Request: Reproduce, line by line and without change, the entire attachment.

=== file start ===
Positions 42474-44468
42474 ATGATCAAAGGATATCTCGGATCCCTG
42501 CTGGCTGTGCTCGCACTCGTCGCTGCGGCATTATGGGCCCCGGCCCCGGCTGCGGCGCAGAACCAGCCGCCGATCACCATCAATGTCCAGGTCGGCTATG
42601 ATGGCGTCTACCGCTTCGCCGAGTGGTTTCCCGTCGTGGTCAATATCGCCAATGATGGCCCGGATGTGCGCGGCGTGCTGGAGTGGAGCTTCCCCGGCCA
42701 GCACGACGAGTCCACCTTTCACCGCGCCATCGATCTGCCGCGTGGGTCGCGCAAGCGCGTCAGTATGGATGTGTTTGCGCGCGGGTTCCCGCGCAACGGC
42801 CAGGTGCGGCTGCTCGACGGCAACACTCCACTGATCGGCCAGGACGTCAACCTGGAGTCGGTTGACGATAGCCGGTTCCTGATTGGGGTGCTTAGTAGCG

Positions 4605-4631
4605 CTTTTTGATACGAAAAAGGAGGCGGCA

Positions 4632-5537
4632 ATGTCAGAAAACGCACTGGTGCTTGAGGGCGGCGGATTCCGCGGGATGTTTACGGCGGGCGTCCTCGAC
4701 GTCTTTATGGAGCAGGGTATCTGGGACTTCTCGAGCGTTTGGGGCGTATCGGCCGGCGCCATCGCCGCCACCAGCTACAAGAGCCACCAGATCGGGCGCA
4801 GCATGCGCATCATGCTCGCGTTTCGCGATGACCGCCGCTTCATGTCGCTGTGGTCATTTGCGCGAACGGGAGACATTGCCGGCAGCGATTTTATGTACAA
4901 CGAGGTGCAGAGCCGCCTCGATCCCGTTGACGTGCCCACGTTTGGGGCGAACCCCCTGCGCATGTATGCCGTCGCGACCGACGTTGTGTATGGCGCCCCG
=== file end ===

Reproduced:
Positions 42474-44468
42474 ATGATCAAAGGATATCTCGGATCCCTG
42501 CTGGCTGTGCTCGCACTCGTCGCTGCGGCATTATGGGCCCCGGCCCCGGCTGCGGCGCAGAACCAGCCGCCGATCACCATCAATGTCCAGGTCGGCTATG
42601 ATGGCGTCTACCGCTTCGCCGAGTGGTTTCCCGTCGTGGTCAATATCGCCAATGATGGCCCGGATGTGCGCGGCGTGCTGGAGTGGAGCTTCCCCGGCCA
42701 GCACGACGAGTCCACCTTTCACCGCGCCATCGATCTGCCGCGTGGGTCGCGCAAGCGCGTCAGTATGGATGTGTTTGCGCGCGGGTTCCCGCGCAACGGC
42801 CAGGTGCGGCTGCTCGACGGCAACACTCCACTGATCGGCCAGGACGTCAACCTGGAGTCGGTTGACGATAGCCGGTTCCTGATTGGGGTGCTTAGTAGCG

Positions 4605-4631
4605 CTTTTTGATACGAAAAAGGAGGCGGCA

Positions 4632-5537
4632 ATGTCAGAAAACGCACTGGTGCTTGAGGGCGGCGGATTCCGCGGGATGTTTACGGCGGGCGTCCTCGAC
4701 GTCTTTATGGAGCAGGGTATCTGGGACTTCTCGAGCGTTTGGGGCGTATCGGCCGGCGCCATCGCCGCCACCAGCTACAAGAGCCACCAGATCGGGCGCA
4801 GCATGCGCATCATGCTCGCGTTTCGCGATGACCGCCGCTTCATGTCGCTGTGGTCATTTGCGCGAACGGGAGACATTGCCGGCAGCGATTTTATGTACAA
4901 CGAGGTGCAGAGCCGCCTCGATCCCGTTGACGTGCCCACGTTTGGGGCGAACCCCCTGCGCATGTATGCCGTCGCGACCGACGTTGTGTATGGCGCCCCG